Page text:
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Invasion ecology has made rapid progress in recent years through synergies with landscape ecology, niche theory, evolutionary ecology and the ecology of climate change. The palaeo-record of Holocene invasions provides a rich but presently underexploited resource in exploring the pattern and process of invasions through time. In this paper, examples from the palaeo-literature are used to illustrate the spread of species through time and space, also revealing how interactions between invader and invaded communities change over the course of an invasion. The main issues addressed are adaptation and plant migration, ecological and evolutionary interactions through time, disturbance history and the landscape ecology of invasive spread. We consider invasions as a continuous variable, which may be influenced by different environmental or ecological variables at different stages of the invasion process, and we use palaeoecological examples to describe how ecological interactions change over the course of an invasion. Finally, the use of palaeoecological information to inform the management of invasions for biodiversity conservation is discussed. © 2008 Springer Science+Business Media B.V.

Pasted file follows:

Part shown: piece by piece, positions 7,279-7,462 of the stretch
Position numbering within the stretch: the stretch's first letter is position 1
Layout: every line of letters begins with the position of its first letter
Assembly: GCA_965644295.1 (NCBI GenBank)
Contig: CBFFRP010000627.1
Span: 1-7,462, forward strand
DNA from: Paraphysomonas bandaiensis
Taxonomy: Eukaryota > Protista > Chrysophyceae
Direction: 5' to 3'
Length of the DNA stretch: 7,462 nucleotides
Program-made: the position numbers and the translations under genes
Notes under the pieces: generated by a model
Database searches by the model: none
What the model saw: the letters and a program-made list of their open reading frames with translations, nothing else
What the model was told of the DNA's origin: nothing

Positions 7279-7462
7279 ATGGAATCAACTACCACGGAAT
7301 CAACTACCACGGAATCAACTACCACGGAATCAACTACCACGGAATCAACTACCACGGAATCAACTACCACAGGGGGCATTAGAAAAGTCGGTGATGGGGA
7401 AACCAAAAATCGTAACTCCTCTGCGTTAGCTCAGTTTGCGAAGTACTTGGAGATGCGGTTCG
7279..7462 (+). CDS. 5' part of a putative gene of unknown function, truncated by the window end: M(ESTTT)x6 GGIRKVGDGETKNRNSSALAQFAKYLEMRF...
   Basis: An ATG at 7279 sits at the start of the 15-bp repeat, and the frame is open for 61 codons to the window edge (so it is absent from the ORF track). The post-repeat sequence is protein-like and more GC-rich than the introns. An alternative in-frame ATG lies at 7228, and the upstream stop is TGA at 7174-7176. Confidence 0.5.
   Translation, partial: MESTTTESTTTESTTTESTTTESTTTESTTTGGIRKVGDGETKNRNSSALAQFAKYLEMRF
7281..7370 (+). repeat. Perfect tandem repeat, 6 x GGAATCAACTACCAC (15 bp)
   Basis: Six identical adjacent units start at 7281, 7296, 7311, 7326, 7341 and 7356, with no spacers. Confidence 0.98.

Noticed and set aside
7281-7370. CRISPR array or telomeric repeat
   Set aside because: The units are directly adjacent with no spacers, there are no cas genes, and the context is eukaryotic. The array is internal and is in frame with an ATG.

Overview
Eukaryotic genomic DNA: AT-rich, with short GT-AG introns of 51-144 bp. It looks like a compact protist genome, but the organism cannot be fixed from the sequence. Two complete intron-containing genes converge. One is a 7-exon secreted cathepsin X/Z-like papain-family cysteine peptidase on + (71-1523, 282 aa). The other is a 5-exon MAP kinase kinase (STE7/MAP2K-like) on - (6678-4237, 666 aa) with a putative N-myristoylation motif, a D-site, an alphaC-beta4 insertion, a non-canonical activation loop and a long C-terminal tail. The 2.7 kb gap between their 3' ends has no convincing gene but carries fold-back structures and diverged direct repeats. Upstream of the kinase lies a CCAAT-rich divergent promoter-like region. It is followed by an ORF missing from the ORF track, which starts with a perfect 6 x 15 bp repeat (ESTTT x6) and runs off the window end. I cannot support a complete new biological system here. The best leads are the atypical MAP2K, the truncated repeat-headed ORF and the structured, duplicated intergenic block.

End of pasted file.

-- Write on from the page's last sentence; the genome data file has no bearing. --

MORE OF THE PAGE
Original publication




Journal article


Landscape Ecology

Publication Date





757 - 769